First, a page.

So this week I'm submitting my "prospectus" for my senior thesis due later this semester. Basically I just had to outline what I'll be writing about and list some questions to be explored in my research.
I thought I'd share it here to see if anyone has some other ideas to add or comments about what I'm thinking about. See what you think and TELL ME.
Dance Journalism and Criticism in New Media
For my paper I would like to explore the changes that the internet and new media are bringing to arts journalism, specifically dance criticism. With the invention of online communities, blogs, and social networks, the journalism and publishing industries have seen significant changes in recent years. I want to investigate these changes and see how they are leading us to the future of arts journalism.
Being passionate about both dance and writing, this topic has intrigued me for some time now. The culture of the dance world is extremely unique and they way this community fits in and interacts with the larger world has proven to be a special relationship. Concert dance is far removed from mainstream culture and the art form has always struggled to find a place in popular media. I personally want to find a way to integrate this sector of society and raise awareness of what’s going on in the dance world by communicating with the mainstream. In a culture that thrives on celebrity pitfalls like Britney Spears and Paris Hilton it seems as though true art is far underappreciated.
With that being said, the most powerful method of communication about dance, besides movement, has been in print media. Newspapers traditionally provide entertainment listings where dance performances are given brief blurbs of details and ticket information. Only the country’s largest papers allot space to dance criticism, and as a result only few dance companies are represented in the press.
The more important issue is that in recent years there has been a severe cutback in print space given to dance coverage. Magazines, such as New York Magazine, have completely eliminated the position of Chief Dance Critic and run stories on dance very rarely. Newspapers have also seen a shortage of staff on this beat due to funding. The New York Times, which is the largest print outlet serving the dance community, has drastically cut space for dance in the popular Arts section over the past 20 years.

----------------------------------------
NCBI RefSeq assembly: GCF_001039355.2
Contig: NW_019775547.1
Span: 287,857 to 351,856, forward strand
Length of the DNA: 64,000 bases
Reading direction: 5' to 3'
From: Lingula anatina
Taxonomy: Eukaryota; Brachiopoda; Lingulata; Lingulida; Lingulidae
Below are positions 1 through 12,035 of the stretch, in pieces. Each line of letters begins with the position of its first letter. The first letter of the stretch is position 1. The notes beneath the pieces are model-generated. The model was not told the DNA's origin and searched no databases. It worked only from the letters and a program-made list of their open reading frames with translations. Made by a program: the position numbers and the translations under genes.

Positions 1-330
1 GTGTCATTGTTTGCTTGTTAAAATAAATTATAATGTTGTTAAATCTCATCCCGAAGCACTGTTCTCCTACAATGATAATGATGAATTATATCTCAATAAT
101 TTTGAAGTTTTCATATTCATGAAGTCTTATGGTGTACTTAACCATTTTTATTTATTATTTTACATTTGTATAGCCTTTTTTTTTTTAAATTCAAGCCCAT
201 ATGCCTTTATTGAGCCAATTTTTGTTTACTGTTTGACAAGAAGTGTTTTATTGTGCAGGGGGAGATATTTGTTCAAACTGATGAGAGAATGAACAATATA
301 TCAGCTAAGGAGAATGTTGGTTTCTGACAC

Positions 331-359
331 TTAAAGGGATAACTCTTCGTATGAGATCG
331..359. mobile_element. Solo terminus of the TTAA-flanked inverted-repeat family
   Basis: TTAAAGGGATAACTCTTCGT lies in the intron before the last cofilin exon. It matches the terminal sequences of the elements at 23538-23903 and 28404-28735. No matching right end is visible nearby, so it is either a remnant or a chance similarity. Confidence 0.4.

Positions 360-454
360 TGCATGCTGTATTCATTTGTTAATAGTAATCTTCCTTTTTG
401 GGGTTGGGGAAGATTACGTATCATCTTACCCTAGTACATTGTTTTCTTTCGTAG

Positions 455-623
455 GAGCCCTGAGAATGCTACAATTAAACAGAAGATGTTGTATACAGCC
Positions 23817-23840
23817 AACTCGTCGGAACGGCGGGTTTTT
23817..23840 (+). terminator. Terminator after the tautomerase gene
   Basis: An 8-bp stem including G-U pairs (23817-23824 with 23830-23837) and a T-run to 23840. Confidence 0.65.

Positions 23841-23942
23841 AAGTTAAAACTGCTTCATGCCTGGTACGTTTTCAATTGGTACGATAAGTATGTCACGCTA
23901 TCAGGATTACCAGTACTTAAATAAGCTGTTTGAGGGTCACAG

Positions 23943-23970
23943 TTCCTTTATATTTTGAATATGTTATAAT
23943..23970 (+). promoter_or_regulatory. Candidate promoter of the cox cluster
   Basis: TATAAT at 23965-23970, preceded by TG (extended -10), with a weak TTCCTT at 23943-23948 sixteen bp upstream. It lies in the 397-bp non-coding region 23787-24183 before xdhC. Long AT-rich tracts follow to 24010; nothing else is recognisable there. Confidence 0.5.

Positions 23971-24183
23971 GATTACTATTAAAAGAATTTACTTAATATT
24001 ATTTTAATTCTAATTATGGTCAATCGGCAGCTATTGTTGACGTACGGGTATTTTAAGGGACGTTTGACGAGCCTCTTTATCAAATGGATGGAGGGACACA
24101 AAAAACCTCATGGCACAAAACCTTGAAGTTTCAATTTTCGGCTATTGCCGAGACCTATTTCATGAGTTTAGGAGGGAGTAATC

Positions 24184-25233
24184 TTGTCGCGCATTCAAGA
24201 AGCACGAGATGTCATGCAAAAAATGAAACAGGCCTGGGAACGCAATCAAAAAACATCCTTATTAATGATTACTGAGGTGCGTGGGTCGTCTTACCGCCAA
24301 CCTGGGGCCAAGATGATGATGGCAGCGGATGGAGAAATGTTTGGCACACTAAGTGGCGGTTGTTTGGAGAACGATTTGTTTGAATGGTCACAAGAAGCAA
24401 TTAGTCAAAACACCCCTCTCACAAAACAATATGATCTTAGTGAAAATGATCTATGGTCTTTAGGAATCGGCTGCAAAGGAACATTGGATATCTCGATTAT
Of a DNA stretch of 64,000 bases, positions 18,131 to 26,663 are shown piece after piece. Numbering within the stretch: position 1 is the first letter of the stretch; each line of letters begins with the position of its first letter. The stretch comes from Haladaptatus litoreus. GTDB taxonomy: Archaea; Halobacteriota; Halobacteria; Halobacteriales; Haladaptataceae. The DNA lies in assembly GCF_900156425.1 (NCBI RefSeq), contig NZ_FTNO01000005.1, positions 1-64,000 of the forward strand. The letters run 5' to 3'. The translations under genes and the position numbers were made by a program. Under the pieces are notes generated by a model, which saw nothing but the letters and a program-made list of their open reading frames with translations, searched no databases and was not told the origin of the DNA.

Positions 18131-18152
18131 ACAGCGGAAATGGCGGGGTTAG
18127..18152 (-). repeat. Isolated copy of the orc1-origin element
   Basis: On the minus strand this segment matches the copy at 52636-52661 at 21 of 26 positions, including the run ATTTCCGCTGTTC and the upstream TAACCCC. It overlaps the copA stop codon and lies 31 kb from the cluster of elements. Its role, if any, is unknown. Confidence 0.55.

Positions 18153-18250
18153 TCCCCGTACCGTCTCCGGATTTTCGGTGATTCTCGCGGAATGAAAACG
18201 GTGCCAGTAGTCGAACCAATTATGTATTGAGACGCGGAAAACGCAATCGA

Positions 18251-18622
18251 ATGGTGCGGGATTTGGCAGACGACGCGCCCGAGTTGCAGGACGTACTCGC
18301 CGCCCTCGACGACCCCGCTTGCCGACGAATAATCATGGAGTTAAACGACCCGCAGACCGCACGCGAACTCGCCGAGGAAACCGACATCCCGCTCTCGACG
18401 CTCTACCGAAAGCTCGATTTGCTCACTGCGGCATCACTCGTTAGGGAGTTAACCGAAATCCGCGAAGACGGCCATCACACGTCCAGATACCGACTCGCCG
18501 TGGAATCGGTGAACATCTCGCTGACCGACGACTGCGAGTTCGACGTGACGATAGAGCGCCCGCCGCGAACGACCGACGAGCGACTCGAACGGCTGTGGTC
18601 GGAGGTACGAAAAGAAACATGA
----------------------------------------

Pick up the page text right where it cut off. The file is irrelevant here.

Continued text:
Another major issue with dance journalism is the shift in dance magazines. In the past, the major monthly publication for the art form was Dance Magazine, owned by Macfadden Performing Arts Media. The other regular magazines dedicated to dance include Pointe Magazine (specifically for ballet), Dance Teacher (for educators), and Dance Spirit (for a younger, competition based sector). All of these were owned by Lifestyle Media, Inc, which ran a slew of other smaller magazines. In August of 2006, Dance Magazine bought out this company, thus merging all of the dance titles under Macfadden’s reign.
The issue that I see with this is that of media convergence. The larger society of American, and the world for that matter, has seen a surge in the power of the media giants. Ownership has become a great issue, with 5 or 6 major companies running the majority of society’s media outlets. Time Warner, News Corporation, Viacom, and others have been the key players in acquisitions and mergers across all types of media, from television to print.
If this is problem enough for the “real world” it is even more of an issue in the “dance world” because the community alone is so small. With all of the dance news coming from essentially a single source now, Macfadden Performing Arts media seems to have a monopoly of power. Only certain voices are being heard and few opinions are being expressed in print. The situation is a mirror image of what’s going on in the larger scheme of media.
What seems to have risen as a solution to these two major issues of coverage cutbacks and media convergence is dance criticism online. A number of message boards have been in existence for years, allowing dance enthusiasts and balletomanes to express their opinions on the goings-on of the performing world. But only recently have blogs begun to pop up which provide more in depth coverage of performances, news, and general issues relating to dance. These sites allow a bigger variety of perspectives to be exposed and are not limited to the restrictions of time and space as print outlets are.
The internet has allowed for a beneficial increase in dance writing and has allowed for a close connection to be developed among the community. There is now an outlet for public discourse around the art form that would be nearly impossible to have without new media. Especially with the New York Times rumors of eventually going out of print and being solely online, this could be the future of arts journalism and potentially publishing as a whole.
Questions to Explore:
-What other internet conventions could be used in the context of dance journalism? For example, would the Wiki platform be used to document records of past performances or choreographic notations?
-How have the websites of the various dance magazines taken advantage of new media, and how do they compare to independent websites?
-What sparked the decline of dance journalism in print, and how can that be prevented in the online context?
-What conventions of the “dance world” impact how the topic is covered in media? For example, funding is an extremely big problem and dance companies perhaps need to be represented in the best possible light to stay alive. Is this preventing some of the more controversial issues facing the dance world from being publicly exposed?
-How can the dance world gain exposure in other mediums besides the internet and print?
-In what ways is the industry of publishing changing which may affect the future of arts journalism?
(c) 2007 Taylor Gordon